Another point may be made from Mosiah 12:33—36. Here the courageous Abinadi points out certain passages that he includes under the law of Moses. In chapter 13:12—24, in which he quotes a part of Exodus 20, he certainly implies that Moses had to do with that writing. Then a point even more interesting to us is found in 3 Nephi 20:23, with which you may compare Deuteronomy 18:15, 18, and 19. Now critical scholars in the Old Testament field emphasize that the book of Deuteronomy was not written under the direction of Moses. However, let me read this statement made by the Savior himself, in which he says:

Behold, I am he of whom Moses spake, saying: A prophet shall the Lord your God raise up unto you of your brethren, like unto me; him shall ye hear in all things whatsoever he shall say unto you. And it shall come to pass that every soul who will not hear that prophet shall be cut off from among the people. (3 Nephi 23:23)

You notice that the Savior himself attributes this particular passage in Deuteronomy to Moses. As critics we can scarcely escape the implication that the book of Deuteronomy was also written by Moses or under his direction.

Isaiah Another book of interest to Book of Mormon scholars in the Old Testament is the text of Isaiah. Many years ago, as most of you know, I undertook a very careful textual examination of the quotations in the Book of Mormon of the prophet Isaiah. Now at least twenty-one full chapters of Isaiah are quoted in the Book of Mormon, and allusions are made to numerous other chapters, including parts of Isaiah which our present-day scholars say did not come from Isaiah. For example, notice 3 Nephi 22, in which the Savior quotes Isaiah 54 verbatim. The Savior attributes that text to Isaiah, not only in 3 Nephi 22, but also in 3 Nephi 23. In 3 Nephi 23:1 he says, “Great are the words of Isaiah” and advises the Nephites to read that prophet. There is no question that the Book of Mormon, again contrary to modern historical criticism, implies that Isaiah did write substantially all the text of his entire book. We as Latter-day Saints just have to throw out many of the assertions of higher criticism concerning Isaiah. I have gone over this problem a great many years, and I still hold that Isaiah wrote the whole text, substantially as we have it.

In the Book of Mormon text of Isaiah we have some very interesting readings. I am going to cite you a couple, to show you that when the Prophet Joseph Smith came to a known text, in this case Isaiah, he did not just quote it verbatim. I call your attention to 2 Nephi 12:16, which corresponds to Isaiah 2:16. First, let me read the King James rendering of the text. The King James Version, as well as the Hebrew text, has only two clauses:

And upon all the ships of Tarshish, and upon all pleasant pictures. (Isaiah 2:16)

Now in the Book of Mormon parallel we find three clauses. The first one is found neither in the King James Version nor in the Hebrew text. The text reads:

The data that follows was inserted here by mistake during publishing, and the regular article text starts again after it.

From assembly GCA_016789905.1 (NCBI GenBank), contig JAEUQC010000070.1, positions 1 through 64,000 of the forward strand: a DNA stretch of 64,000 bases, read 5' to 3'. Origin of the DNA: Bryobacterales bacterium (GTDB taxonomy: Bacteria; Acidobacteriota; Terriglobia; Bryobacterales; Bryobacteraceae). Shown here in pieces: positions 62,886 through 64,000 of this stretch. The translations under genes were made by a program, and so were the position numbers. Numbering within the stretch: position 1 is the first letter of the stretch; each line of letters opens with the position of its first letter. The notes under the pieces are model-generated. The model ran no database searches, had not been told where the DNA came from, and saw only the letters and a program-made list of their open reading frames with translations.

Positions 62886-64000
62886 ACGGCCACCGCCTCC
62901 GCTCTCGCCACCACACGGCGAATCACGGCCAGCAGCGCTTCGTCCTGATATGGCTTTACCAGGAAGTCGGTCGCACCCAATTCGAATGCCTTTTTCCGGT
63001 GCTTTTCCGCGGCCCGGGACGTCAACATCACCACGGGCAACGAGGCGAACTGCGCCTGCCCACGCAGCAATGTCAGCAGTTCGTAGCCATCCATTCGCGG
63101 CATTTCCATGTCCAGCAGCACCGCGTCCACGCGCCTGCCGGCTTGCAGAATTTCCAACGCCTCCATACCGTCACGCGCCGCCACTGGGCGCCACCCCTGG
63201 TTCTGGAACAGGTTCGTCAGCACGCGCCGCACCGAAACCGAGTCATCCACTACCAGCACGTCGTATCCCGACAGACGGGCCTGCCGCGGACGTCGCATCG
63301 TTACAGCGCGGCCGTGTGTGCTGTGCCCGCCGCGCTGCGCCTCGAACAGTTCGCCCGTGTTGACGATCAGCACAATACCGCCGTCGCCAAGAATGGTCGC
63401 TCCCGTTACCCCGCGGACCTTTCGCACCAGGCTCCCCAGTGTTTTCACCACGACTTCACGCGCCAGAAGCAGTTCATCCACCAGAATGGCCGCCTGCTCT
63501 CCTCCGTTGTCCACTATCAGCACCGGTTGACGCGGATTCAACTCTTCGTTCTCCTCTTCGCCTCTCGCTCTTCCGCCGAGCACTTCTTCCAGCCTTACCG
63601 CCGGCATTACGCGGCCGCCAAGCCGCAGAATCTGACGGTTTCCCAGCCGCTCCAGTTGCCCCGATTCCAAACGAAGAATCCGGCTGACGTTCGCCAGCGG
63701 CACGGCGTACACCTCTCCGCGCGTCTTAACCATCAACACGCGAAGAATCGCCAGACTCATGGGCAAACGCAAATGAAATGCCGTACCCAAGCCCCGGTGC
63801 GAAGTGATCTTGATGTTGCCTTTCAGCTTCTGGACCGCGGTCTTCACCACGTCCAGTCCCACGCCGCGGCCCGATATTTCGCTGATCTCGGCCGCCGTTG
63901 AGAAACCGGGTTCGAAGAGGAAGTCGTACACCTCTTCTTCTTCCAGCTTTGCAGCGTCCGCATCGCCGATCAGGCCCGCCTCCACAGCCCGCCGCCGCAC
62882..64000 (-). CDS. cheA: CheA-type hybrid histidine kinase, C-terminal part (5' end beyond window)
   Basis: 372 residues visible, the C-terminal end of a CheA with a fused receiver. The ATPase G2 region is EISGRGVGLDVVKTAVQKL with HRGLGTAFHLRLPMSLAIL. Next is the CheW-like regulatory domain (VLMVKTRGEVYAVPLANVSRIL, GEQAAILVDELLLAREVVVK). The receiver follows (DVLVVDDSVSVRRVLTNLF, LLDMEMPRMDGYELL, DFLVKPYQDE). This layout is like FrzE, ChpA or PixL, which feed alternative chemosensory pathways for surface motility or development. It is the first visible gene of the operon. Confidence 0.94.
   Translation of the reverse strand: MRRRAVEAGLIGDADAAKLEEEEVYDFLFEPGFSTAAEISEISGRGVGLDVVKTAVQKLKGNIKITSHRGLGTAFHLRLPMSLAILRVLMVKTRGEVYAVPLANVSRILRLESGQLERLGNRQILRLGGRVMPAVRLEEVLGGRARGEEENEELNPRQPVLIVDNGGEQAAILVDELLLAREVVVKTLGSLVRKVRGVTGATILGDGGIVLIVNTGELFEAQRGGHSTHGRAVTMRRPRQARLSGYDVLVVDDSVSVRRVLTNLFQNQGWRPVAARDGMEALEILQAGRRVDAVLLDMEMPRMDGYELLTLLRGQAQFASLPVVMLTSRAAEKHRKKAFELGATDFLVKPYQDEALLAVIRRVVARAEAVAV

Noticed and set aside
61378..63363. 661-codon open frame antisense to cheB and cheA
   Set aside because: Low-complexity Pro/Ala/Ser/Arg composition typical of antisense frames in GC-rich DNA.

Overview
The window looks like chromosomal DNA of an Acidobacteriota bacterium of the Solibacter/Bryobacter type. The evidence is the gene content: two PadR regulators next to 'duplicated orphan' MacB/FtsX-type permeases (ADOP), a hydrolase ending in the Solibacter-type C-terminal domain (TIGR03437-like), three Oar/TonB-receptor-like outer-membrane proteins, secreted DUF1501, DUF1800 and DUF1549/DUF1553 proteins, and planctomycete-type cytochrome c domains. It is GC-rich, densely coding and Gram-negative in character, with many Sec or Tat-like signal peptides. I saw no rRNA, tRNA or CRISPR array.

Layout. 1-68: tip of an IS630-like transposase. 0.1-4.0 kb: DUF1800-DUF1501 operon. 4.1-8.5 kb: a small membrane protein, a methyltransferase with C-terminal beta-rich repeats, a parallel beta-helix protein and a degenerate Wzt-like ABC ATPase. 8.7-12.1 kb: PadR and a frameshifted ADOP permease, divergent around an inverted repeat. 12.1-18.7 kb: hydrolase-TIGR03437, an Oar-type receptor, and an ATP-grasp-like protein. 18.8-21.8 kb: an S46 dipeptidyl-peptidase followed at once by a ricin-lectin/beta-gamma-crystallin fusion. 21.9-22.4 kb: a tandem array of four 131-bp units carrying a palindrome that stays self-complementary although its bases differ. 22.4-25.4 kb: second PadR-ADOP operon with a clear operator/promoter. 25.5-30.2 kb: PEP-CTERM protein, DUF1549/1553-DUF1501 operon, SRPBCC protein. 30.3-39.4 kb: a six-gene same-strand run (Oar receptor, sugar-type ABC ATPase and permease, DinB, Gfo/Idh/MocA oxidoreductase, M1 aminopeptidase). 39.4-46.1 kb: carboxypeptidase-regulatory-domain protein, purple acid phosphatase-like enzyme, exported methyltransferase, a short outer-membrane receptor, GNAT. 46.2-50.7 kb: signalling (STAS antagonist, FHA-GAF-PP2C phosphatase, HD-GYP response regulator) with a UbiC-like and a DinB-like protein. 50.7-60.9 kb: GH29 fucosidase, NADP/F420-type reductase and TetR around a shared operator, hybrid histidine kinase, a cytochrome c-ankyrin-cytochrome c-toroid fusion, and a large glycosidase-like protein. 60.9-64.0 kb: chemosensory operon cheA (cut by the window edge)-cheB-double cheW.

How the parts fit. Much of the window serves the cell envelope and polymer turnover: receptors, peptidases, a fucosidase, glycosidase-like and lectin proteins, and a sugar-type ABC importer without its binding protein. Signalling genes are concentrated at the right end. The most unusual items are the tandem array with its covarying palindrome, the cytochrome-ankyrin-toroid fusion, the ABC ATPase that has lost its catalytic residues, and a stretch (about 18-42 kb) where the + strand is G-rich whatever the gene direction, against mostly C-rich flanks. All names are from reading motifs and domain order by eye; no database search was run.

And upon all the ships of the sea, and upon all the ships of Tarshish, and upon all pleasant pictures. (2 Nephi 12:16)

That the Prophet was actually translating independently is shown by the first clause, which is missing in the familiar versions. The scholar will say, “That’s very interesting, but is there any evidence of a scientific nature that will bear out the Prophet’s rendering of the first line?”

I have brought with me this morning a translation of the Greek Septuagint. It was made many years ago by a noted Englishman, and any of you are free to examine it. I will not translate the Greek parallel of Isaiah but will let this translation tell the story:

And upon every ship of the sea, and upon every display of fine ships.

Notice just two clauses; the first one agrees with the first clause in the Book of Mormon. Here we have ancient evidence supporting the Nephite text. Observe also that each clause of the Isaiah text in the Book of Mormon begins with the words, “And upon all.” When scribes are copying such a text it is easy to drop out a line by a slip of the eye. I have tested that fact many times on my own secretaries. Here is a case where Nephi had copied the three clauses of Isaiah’s original correctly. When the Septuagint text of Isaiah was made—that is, when the Hebrew text was translated into Greek—it is obvious that the first clause in the Book of Mormon was present in the Hebrew text. As time went on, one clause of the Greek text fell out, and the third clause was corrupted. In the Hebrew text the first clause fell out after Septuagint times, but the last two clauses were retained correctly. The Book of Mormon has preserved all three. There is good reason, as I have shown, to believe that the Nephite text has preserved correctly Isaiah’s text of this verse.

Now let me cite another text with a somewhat different problem. Turn to Isaiah 9:3. The Book of Mormon parallel is in 2 Nephi 19:3. I shall turn first of all to the King James Version and read it to you. It is a fairly good translation of the Hebrew.